CatteStreet Tue 19-Nov-19 11:43:58

(I should add that none of this sense of not 'doing' enough comes from dh. It's all internalised)

user1374384 Tue 19-Nov-19 11:44:30

They sound jealous. When DH was self employed our set up was very similar. He also did most of the school runs later if he wasn't on a job. There are many ups and downs to each life style though. Our income was very low until I started working evenings once I'd stopped having babies and nursing, and household income was very up and down and unreliable. It meant he could bond well with the littles, and be very involved but we couldn't afford to buy a house and have more stability until he took a more traditional full time job so we couldn't do it forever. I do think having both parents hands due to a shorter working day week and better pay is the lifestyle we should all be campaigning for, rathe than passing comments at others out of snobbiness or jealousy.

gingersausage Tue 19-Nov-19 11:44:50

Oh god the “they’re just jealous bitches” brigade are out in force as usual 🙄.

@MindMyOwnB I felt very much like you with my first baby. My husband was very much like yours sounds and I felt like you; that I wouldn’t be able to cope at all if he wasn’t around or I had to do some of the stuff he did. I had pretty severe PND though, so I’m wondering if you have/had/might have too?

TheTrollFairy Tue 19-Nov-19 11:45:07

Your DH isn’t doing too much. He is also your DDs parent.
I have friends who didn’t like to be away from their kids, it made the transition to school awful for the kids

blackteasplease Tue 19-Nov-19 11:49:00

No it sounds like it’s working well!

EL8888 Tue 19-Nov-19 11:49:01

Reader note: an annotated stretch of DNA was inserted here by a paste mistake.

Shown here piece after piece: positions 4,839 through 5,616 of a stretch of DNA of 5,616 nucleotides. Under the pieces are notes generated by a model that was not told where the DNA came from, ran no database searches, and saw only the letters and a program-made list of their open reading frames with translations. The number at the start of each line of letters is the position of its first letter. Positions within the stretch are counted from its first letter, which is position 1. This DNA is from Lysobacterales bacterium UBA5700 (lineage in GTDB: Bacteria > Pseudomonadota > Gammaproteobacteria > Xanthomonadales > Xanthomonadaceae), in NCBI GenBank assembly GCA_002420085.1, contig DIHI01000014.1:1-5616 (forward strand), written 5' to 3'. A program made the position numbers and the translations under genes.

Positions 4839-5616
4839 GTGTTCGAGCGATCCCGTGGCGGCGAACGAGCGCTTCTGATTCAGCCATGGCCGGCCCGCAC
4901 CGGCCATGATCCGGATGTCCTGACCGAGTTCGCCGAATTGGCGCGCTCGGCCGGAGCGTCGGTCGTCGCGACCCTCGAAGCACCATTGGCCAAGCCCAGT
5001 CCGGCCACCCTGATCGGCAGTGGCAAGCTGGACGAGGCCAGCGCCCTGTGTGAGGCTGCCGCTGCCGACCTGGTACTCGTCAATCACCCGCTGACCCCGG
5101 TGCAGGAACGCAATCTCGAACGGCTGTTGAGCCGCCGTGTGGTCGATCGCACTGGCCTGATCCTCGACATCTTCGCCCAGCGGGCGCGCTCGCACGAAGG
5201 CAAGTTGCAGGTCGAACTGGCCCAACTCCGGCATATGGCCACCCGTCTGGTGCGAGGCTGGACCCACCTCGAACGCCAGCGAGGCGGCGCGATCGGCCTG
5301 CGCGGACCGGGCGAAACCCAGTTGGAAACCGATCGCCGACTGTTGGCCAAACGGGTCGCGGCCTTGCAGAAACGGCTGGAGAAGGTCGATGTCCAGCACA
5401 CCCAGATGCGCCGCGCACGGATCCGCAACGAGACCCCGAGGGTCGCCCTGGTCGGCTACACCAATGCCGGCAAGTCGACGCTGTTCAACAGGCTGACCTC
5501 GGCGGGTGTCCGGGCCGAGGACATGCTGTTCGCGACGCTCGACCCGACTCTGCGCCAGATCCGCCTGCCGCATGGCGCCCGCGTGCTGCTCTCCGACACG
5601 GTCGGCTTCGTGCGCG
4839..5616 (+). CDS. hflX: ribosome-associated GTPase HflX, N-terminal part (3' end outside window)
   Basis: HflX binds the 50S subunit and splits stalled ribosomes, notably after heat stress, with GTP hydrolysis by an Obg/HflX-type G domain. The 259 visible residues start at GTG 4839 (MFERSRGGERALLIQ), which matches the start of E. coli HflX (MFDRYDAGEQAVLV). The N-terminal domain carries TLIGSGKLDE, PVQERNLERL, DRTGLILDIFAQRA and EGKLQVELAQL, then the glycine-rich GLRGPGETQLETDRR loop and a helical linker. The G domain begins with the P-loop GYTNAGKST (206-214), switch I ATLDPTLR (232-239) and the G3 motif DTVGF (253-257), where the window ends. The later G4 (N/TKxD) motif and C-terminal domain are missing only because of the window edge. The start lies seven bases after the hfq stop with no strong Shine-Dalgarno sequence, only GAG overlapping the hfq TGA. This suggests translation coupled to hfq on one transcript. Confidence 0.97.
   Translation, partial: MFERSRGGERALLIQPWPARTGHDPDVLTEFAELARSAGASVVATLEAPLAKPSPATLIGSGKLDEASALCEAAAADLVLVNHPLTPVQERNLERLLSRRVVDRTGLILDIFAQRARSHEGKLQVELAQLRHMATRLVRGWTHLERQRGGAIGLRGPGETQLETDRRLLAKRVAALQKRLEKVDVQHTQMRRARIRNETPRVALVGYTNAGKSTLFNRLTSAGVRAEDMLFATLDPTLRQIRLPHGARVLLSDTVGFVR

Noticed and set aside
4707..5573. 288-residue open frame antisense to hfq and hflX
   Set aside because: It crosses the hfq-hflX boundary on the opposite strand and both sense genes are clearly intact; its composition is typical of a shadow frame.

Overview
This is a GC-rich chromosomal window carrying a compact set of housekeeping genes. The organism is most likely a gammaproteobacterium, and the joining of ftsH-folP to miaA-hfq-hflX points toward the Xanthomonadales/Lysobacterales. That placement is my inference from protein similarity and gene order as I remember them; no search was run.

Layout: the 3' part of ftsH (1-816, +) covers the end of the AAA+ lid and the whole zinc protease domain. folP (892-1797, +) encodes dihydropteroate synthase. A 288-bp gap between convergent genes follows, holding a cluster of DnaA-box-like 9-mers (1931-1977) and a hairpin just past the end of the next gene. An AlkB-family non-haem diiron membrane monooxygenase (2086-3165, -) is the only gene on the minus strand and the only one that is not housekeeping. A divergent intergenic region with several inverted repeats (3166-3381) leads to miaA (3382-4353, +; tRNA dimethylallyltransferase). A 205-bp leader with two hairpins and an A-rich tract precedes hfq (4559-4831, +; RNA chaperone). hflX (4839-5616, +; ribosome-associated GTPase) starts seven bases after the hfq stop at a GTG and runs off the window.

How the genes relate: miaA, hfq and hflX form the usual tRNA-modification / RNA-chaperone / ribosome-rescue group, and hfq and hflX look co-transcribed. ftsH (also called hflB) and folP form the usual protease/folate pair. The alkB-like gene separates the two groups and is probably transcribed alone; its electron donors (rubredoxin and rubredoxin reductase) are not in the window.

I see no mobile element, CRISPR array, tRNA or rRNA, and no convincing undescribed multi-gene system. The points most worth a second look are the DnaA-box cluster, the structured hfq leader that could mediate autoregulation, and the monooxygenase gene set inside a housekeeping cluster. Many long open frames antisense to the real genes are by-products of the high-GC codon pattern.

@gingersausage but let’s be honest women are quite jealous creatures aren’t they? Men don’t seem as afflicted with the jealously and endless comparisons. I’m still trying to get my head around the friend who make it clear she was jealous of me lying in bed later than her, as l felt unwell from fertility drugs and was exhausted. Whereas she had to get up with her 2 children. Hmm ok 🤔

messolini9 Tue 19-Nov-19 11:50:03

A couple of comments from mothers in my NCT group have made me a bit worried about if I'm doing enough, about how their DH is out of the house all day at work etc and how they wouldn't ever want a break from their DC. About how they've got up every single morning with their DC and their DHs do nothing.

OP, these "couple of comments" mothers are undermining you.
They are either parading their holier-than-thou mothering credentials ("wouldn't ever want a break from mt DC", my arse!), or are jealous of your co-parenting, or insecure about their own.

It's a refreshing change to read a post about a DH who is properly engaged as a parent. Keep enjoying it, & as for the NCT commenters - just Grey Rock any more sniping.